But what if you really don’t care about the bookstore and just the book? Farhad Manjoo (2011) of Slate actually advocates for Amazon’s prominence as a bookseller stating that “no company in recent years has done more than Amazon to ignite a national passion for buying, reading, and even writing new books” (Manjoo, 2011). Manjoo (2011) then proceeds to critique the consumer experience at local bookstores, essentially considering that Amazon is the best means to purchase your books. However, even if you don’t care about any of these community benefits, perhaps consider that shopping local—whether at a farmers market or a bookstore—prevents economic leakage and promotes local self reliance within your community. Economic leakage, according to Roseland (2012), “occurs when community members travel outside the community to spend their locally generated income on non-local purchases, or when residents make purchases within the community on products that were originally purchased or manufactured elsewhere” (p.218). This money moves outside the local economy and doesn’t promote economic development within the community (Roseland, 2012). In working with local bookstores, or local shops in general, individuals promote local self-reliance—which is about creating a more sustainable community focused on local needs, cohesiveness, and a reduction of waste and beneficial trade practices (Roseland, 2012, p. 217). In order to bolster this foundation of economic development individuals must “where possible, invest in the local economy by substituting locally made products” (p.217). This promotion of the local economy includes bookstores.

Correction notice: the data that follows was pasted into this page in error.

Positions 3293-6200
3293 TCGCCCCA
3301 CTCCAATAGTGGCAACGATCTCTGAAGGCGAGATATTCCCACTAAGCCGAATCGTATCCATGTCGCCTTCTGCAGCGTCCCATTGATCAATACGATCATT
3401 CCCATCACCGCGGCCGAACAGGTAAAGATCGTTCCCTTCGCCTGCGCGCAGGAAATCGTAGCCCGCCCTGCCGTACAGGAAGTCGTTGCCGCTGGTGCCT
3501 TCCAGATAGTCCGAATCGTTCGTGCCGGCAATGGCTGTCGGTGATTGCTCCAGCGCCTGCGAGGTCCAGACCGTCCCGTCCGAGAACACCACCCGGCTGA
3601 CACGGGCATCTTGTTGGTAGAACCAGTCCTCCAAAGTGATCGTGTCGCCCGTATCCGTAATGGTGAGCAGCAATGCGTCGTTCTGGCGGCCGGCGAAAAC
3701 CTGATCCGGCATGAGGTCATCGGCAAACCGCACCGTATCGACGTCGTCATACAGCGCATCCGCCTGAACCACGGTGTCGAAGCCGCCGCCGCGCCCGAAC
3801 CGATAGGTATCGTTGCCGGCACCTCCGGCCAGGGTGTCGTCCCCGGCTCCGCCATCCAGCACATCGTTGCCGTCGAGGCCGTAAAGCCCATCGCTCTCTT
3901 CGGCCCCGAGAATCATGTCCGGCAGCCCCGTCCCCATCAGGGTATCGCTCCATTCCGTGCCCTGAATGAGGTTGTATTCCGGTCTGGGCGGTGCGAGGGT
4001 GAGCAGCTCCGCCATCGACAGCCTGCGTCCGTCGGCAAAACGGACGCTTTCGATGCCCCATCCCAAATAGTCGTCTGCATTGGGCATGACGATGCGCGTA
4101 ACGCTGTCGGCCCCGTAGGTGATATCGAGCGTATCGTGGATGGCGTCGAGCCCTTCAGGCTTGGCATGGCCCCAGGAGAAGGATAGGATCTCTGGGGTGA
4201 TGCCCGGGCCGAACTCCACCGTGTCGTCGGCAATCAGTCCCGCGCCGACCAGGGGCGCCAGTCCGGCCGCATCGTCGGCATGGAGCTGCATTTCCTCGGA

I know this isn’t your typical light-hearted post about charismatic books and authors we all love but I, and The Spellbinding Shelf, wanted to bring attention to those booksellers who are the backbone of not just our community, but our favorite authors and novels. If you are interested in learning more about how and why to resist Amazon, or even about supporting local bookstores, I suggest Danny Caine’s How to Resist Amazon and Why. Bonus—it is also available at Changing Hands (our favorite local bookstore)!

Caine, D. (2019). How to resist Amazon and why (2nd ed.). Microcosm Publishing.

Forbes. https://www.forbes.com/sites/joanverdon/2020/02/14/advocate-for-local-

bookstores-takes-aim-against-amazon-with-new-website/?sh=471363043407

Manjoo, F. (2011, December 13). Don’t support your local bookseller. Slate.

https://slate.com/technology/2011/12/independent-bookstores-vs-amazon-buying

-books-online-is-better-for-authors-better-for-the-economy-and-better-for-you.html

Roseland, M. (2012). Community Economic Development. In, Toward Sustainable 

Communities: Solutions for citizens and their governments (pp. 209-228). New Society 

Publishers.

Streitfeld, D. (2019, June 23). What happens after Amazon’s domination is complete? Its 

bookstore offers clues. New York Times. https://www.nytimes.com/

2019/06/23/technology/amazon-domination-bookstore-books.html

Verdon, J. (2020, February 14). Local bookstores have a new weapon in the fight with Amazon.